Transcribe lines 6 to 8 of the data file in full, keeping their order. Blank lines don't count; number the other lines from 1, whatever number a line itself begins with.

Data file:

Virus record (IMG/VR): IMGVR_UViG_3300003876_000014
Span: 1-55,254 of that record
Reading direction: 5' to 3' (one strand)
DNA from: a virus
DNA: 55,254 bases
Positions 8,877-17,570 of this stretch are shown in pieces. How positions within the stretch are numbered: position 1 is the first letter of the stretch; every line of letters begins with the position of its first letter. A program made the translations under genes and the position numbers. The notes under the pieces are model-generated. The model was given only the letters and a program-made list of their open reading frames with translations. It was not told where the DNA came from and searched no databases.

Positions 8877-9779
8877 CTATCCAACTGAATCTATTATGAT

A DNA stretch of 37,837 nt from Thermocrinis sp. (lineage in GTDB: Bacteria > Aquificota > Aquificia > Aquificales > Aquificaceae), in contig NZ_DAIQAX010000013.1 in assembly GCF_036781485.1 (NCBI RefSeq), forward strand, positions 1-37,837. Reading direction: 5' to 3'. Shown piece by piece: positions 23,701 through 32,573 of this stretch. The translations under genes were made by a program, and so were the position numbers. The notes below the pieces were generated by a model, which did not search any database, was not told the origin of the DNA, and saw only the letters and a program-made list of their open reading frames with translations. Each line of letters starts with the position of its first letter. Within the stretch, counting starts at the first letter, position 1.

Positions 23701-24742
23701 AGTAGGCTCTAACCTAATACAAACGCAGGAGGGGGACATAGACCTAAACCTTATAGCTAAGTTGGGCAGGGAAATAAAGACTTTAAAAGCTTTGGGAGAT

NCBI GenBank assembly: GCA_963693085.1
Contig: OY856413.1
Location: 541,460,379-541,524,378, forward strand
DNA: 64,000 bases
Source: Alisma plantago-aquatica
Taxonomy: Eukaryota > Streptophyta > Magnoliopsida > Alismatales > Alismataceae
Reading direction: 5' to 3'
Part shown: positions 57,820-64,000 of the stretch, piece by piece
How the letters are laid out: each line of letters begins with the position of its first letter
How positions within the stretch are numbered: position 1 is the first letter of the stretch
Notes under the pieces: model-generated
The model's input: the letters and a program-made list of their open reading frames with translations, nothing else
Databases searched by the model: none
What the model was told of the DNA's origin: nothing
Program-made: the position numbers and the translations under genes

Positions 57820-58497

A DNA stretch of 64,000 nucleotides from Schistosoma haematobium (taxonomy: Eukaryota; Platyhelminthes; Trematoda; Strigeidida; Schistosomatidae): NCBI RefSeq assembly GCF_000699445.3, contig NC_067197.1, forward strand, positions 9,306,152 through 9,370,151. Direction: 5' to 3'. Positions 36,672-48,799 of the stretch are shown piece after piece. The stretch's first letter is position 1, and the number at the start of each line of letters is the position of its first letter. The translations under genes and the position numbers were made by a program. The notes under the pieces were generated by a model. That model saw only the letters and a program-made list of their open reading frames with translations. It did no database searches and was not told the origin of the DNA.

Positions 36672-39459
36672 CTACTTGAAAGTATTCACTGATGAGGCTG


Positions 8,877-17,570 of this stretch are shown in pieces. How positions within the stretch are numbered: position 1 is the first letter of the stretch; every line of letters begins with the position of its first letter. A program made the translations under genes and the position numbers. The notes under the pieces are model-generated. The model was given only the letters and a program-made list of their open reading frames with translations. It was not told where the DNA came from and searched no databases.

Positions 8877-9779
8877 CTATCCAACTGAATCTATTATGAT